What is a repositorium?

The repositorium is a searchable database that provides data on relevant articles from journals, company web pages and web pages of governmental agencies about studies/applications of genome-editing in model plants and agricultural crops in the period January 1996 to May 2018. Search options are article type, technique, plant, traits or free text. The repositorium is based on the systematic map of Dominik Modrzejewski et al., published in the journal environmental evidence. (Download article PDF).

Analysis of Nicotiana tabacum PIN genes identifies NtPIN4 as a key regulator of axillary bud growth

Typ / Jahr

Journal Article / 2017


Xie, Xiaodong; Qin, Guangyong; Si, Ping; Luo, Zhaopeng; Gao, Junping; Chen, Xia; Zhang, Jianfeng; Wei, Pan; Xia, Qingyou; Lin, Fucheng; Yang, Jun


The plant-specific PIN-FORMED (PIN) auxin efflux proteins have been well characterized in many plant species, where they are crucial in the regulation of auxin transport in various aspects of plant development. However, little is known about the exact roles of the PIN genes during plant development in Nicotiana species. This study investigated the PIN genes in tobacco (Nicotiana tabacum) and in two ancestral species (Nicotiana sylvestris and Nicotiana tomentosiformis). Genome-wide analysis of the N. tabacum genome identified 20 genes of the PIN family. An in-depth phylogenetic analysis of the PIN genes of N. tabacum, N. sylvestris and N. tomentosiformis was conducted. NtPIN4 expression was strongly induced by the application of exogenous indole-3-acetic acid (IAA), but was downregulated by the application of ABA, a strigolactone analogue, and cytokinin, as well as by decapitation treatments, suggesting that the NtPIN4 expression level is likely positively regulated by auxin. Expression analysis indicated that NtPIN4 was highly expressed in tobacco stems and shoots, which was further validated through analysis of the activity of the NtPIN4 promoter. We used CRISPR-Cas9 technology to generate mutants for NtPIN4 and observed that both T0 and T1 plants had a significantly increased axillary bud growth phenotype, as compared with the wild-type plants. Therefore, NtPIN4 offers an opportunity for studying auxin-dependent branching processes.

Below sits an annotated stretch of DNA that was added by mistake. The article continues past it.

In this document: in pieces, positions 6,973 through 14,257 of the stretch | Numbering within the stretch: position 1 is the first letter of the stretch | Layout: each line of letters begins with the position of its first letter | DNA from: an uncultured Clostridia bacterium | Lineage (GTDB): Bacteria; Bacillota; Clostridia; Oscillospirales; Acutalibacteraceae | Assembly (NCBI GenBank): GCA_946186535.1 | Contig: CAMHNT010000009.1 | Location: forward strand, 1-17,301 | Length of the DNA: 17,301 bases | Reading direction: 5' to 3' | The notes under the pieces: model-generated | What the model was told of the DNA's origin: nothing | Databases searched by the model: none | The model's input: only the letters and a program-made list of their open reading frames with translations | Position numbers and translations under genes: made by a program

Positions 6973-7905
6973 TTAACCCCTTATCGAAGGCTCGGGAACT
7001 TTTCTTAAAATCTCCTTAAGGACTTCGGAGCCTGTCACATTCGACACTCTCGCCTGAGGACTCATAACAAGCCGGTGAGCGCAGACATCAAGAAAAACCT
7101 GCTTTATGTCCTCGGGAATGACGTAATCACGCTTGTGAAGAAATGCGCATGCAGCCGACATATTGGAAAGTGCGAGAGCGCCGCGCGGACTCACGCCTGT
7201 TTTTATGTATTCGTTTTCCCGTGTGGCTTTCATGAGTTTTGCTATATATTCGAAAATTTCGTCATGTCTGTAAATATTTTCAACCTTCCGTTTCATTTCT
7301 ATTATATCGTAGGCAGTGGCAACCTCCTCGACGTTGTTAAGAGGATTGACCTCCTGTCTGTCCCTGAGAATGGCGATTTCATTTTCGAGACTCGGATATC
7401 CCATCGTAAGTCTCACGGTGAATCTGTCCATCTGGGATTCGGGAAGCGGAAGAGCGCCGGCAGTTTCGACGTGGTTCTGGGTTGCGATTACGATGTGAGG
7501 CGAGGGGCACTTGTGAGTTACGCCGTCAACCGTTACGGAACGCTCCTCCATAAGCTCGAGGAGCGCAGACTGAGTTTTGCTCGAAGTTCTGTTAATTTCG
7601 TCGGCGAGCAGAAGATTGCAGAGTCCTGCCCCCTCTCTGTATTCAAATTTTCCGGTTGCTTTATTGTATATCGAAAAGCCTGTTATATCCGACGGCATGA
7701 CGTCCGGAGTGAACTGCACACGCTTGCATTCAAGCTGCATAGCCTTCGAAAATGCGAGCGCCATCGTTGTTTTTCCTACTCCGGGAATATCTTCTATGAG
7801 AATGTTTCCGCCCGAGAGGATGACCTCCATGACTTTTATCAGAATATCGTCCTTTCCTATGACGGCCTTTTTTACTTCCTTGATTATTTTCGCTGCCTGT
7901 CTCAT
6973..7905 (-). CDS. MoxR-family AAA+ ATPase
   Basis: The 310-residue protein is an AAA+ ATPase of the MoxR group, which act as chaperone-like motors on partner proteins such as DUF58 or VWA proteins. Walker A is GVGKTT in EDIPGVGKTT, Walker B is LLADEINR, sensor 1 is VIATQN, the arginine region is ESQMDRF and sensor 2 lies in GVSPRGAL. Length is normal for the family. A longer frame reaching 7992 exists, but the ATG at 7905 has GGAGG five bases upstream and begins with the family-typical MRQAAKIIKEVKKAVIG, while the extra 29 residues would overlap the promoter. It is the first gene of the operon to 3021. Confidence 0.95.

Physiologia plantarum
Periodical Number
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ID Corresponding Author
Plant Species GE Technique
Sequence Identifier
Type of Alteration
Progress in Research
Key Topic
569 Yang, Jun
Nicotiana tabacum CRISPR/Cas9
regulation of auxin transport
Basic research
Basic research